Transcatheter aortic valve replacement (TAVR) has revolutionized the treatment of aortic stenosis, providing a viable alternative to surgical aortic valve replacement (SAVR) for patients deemed to be at prohibitive surgical risk, but also for selected patients at intermediate or low surgical risk. Nonetheless, there still exist uncertainties regarding the optimal management of patients undergoing TAVR. The selection of the optimal bioprosthetic valve for each patient represents one of the most challenging dilemmas for clinicians, given the large number of currently available devices. Limited follow-up data from landmark clinical trials comparing TAVR with SAVR, coupled with the typically elderly and frail population of patients undergoing TAVR, has led to inconclusive data on valve durability. Recommendations about the use of one device over another in given each patient's clinical and procedural characteristics are largely based on expert consensus. This review aims to evaluate the available evidence on the performance of different devices in the presence of specific clinical and anatomic features, with a focus on patient, procedural, and device features that have demonstrated a relevant impact on the risk of poor hemodynamic valve performance and adverse clinical events.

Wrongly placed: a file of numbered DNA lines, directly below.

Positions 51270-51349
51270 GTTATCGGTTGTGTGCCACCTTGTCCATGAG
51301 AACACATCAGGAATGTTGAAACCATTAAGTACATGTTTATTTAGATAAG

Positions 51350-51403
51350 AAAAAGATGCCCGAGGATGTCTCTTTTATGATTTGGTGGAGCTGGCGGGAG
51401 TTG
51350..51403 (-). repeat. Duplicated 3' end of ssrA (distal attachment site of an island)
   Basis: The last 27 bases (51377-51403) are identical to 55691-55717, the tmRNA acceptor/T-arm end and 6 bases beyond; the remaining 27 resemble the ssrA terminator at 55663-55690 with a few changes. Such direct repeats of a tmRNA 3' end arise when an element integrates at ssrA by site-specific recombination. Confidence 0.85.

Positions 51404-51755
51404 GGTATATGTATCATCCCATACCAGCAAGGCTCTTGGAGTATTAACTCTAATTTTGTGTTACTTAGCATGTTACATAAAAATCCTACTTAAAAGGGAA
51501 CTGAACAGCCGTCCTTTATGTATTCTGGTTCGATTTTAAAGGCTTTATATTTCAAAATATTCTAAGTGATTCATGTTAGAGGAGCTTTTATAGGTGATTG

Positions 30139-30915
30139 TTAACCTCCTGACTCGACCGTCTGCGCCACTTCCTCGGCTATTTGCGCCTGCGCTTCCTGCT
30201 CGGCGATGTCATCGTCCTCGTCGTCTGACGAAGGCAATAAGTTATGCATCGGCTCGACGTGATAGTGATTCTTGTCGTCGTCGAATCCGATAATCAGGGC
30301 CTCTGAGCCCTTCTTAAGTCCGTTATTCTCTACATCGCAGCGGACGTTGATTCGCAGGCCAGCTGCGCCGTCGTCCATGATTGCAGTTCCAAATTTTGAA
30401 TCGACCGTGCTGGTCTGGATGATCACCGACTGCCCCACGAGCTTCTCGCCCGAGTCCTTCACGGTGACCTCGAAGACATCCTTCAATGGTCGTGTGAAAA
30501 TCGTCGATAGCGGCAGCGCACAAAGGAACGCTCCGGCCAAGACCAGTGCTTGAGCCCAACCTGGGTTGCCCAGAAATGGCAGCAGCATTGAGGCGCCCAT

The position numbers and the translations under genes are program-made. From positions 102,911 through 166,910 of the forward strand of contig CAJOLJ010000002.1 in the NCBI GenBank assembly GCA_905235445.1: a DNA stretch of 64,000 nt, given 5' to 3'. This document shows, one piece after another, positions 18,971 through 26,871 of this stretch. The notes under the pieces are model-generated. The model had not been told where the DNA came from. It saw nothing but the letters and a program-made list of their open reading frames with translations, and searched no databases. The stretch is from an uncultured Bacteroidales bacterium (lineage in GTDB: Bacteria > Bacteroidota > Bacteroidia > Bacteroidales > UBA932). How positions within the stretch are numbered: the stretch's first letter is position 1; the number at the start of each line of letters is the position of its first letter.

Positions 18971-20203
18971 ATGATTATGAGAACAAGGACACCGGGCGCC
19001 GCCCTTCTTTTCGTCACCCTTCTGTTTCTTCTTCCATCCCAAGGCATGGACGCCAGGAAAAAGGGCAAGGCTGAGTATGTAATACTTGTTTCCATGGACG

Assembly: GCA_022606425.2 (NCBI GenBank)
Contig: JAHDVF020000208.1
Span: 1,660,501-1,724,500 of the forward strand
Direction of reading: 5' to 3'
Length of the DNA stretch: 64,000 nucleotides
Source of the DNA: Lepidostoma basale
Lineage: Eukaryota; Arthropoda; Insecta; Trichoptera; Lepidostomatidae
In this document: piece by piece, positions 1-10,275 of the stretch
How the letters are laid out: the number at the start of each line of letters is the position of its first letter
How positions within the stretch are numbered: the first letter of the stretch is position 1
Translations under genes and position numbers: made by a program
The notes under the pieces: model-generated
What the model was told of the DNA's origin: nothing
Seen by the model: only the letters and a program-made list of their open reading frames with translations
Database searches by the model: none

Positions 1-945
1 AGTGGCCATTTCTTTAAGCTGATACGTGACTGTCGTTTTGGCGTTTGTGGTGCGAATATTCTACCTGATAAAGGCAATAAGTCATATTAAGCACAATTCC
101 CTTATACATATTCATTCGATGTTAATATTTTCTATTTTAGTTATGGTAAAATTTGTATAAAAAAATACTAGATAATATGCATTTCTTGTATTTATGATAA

Evolving Devices and Material in Transcatheter Aortic Valve Replacement: What to Use and for Whom

Chiarito, Mauro;Stefanini, Giulio;Colombo, Antonio;
2022-01-01

Abstract

Transcatheter aortic valve replacement (TAVR) has revolutionized the treatment of aortic stenosis, providing a viable alternative to surgical aortic valve replacement (SAVR) for patients deemed to be at prohibitive surgical risk, but also for selected patients at intermediate or low surgical risk. Nonetheless, there still exist uncertainties regarding the optimal management of patients undergoing TAVR. The selection of the optimal bioprosthetic valve for each patient represents one of the most challenging dilemmas for clinicians, given the large number of currently available devices. Limited follow-up data from landmark clinical trials comparing TAVR with SAVR, coupled with the typically elderly and frail population of patients undergoing TAVR, has led to inconclusive data on valve durability. Recommendations about the use of one device over another in given each patient's clinical and procedural characteristics are largely based on expert consensus. This review aims to evaluate the available evidence on the performance of different devices in the presence of specific clinical and anatomic features, with a focus on patient, procedural, and device features that have demonstrated a relevant impact on the risk of poor hemodynamic valve performance and adverse clinical events.
2022
aortic regurgitation
aortic stenosis
balloon-expandable valve
self-expanding valve
transcatheter aortic valve replacement
transcatheter heart valve
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Utilizza questo identificativo per citare o creare un link a questo documento: https://hdl.handle.net/11699/69662
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